Novel Method of Treating Cancer Using Ixolaris
Aggressive tumors spread between tissues in a process known as metastasis. Tumor metastasis, particularly with regard to brain cancer (gliomas), has been linked to the aberrant expression of membrane-bound tissue factor (TF). TF normally functions as a blood coagulation factor and can lead to the production of pro-angiogenesis factors such as vascular endothelial growth factor (VEGF). By doing this in the vicinity of tumors, TF may enhance both tumor growth and the ability of tumors to metastasize.
Ixolaris is a protein that prevents the initiation of blood coagulation, specifically by inhibiting TF. NIH inventors have explored the possibility that Ixolaris could be effective as an anti-cancer therapy. As an inhibitor of TF, Ixolaris could potentially inhibit the function of TF, thereby reducing the ability of a tumor to develop and to metastasize. Recent data show that Ixolaris has the ability to prevent tumor growth in vivo using mouse xenograft models. Importantly, the inhibition in vivo occurred without noticeable bleeding. Since Ixolaris is not immunogenic, it might be an excellent candidate as an anti-cancer therapeutic.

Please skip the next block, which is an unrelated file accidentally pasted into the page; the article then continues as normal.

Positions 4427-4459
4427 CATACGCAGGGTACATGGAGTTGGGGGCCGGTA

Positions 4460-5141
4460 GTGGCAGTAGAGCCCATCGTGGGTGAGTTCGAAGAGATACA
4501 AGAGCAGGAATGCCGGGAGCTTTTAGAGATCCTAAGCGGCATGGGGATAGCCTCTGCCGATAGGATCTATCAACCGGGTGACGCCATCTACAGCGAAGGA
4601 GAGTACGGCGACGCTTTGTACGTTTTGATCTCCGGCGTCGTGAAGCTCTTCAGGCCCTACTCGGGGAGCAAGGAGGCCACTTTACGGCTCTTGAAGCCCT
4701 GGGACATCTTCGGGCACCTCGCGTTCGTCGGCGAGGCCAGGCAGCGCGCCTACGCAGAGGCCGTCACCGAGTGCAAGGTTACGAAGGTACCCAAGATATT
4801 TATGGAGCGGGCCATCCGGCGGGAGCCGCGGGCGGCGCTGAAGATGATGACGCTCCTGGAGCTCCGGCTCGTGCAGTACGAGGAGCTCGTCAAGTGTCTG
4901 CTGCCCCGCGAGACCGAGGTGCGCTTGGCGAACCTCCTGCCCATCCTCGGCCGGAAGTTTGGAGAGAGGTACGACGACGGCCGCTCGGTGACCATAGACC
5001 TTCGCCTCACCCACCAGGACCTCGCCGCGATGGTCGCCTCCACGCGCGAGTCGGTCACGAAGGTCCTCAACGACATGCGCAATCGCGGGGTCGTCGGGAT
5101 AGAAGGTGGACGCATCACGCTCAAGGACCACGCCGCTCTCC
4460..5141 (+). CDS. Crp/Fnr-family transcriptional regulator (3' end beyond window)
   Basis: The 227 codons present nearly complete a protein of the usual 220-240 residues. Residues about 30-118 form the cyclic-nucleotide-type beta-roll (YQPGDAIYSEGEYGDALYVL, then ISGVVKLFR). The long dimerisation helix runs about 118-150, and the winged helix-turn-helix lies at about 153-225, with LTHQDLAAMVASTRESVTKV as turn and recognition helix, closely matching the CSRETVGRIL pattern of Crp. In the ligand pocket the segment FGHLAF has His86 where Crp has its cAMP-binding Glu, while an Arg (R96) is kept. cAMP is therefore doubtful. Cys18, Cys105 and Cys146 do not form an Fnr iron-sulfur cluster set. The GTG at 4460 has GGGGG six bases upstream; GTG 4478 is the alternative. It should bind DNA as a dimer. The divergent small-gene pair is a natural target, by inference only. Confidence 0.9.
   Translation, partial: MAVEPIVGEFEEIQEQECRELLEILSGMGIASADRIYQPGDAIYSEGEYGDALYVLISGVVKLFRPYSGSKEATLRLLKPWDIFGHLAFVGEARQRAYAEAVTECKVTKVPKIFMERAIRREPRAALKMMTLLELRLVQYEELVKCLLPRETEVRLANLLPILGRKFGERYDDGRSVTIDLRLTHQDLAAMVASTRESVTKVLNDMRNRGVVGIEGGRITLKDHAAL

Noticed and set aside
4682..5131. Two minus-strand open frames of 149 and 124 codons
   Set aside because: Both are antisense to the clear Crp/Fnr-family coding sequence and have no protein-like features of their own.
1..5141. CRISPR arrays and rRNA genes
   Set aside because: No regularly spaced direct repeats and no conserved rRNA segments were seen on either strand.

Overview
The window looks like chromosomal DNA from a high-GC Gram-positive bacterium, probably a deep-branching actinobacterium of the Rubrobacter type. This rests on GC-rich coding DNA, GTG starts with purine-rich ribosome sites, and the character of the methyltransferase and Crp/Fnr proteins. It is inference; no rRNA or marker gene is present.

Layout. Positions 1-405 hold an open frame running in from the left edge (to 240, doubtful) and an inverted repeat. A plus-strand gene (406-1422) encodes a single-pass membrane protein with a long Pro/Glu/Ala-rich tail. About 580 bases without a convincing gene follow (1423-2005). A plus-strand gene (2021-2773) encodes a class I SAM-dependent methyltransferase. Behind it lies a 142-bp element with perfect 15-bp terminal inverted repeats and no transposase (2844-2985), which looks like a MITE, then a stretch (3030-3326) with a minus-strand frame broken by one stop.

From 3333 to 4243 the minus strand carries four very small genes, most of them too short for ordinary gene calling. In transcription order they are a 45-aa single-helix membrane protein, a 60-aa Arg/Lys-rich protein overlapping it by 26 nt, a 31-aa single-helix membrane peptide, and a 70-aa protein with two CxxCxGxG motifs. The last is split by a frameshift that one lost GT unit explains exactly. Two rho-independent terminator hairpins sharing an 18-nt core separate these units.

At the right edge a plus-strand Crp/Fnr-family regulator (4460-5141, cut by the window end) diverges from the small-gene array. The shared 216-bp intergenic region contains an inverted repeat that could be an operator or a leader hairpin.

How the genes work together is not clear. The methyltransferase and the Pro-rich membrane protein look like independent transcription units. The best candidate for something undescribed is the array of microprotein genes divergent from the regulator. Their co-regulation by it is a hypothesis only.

|Potential Commercial Applications:||Competitive Advantages:||Treatment and prevention of tumor growth and metastasis by inhibiting TF and blood vessel formation||Provides a novel mechanism for preventing tumor metastasis|
Ivo Francischetti (NIAID)
Jose Ribeiro (NIAID)
US Application No. 61/161,223
US Application No. 61/225,961
US Patent 7,078,508 entitled "Ixodes Scapularis Tissue Factor Pathway Inhibitor"
IM Francischetti et al. Ixolaris, a novel recombinant tissue factor pathway inhibitor (TFPI) from the salivary gland of the tick, Ixodes scapularis: identification of factor X and factor Xa as scaffolds for the inhibition of factor VIIa/tissue factor complex. Blood 2002 May 15;99(10):3602-3612. PubMed: 11986214
RA Nazareth et al. Antithrombotic properties of Ixolaris, a potent inhibitor of the extrinsic pathway of the coagulation cascade. Thromb Haemost. 2006 Jul;96(1):7-13. PubMed: 16807644
Patrick McCue , Ph.D.
NIH Office of Technology Transfer
6011 Executive Blvd. Suite 325
Rockville , MD 20852
OTT Reference No: E-148-2009/0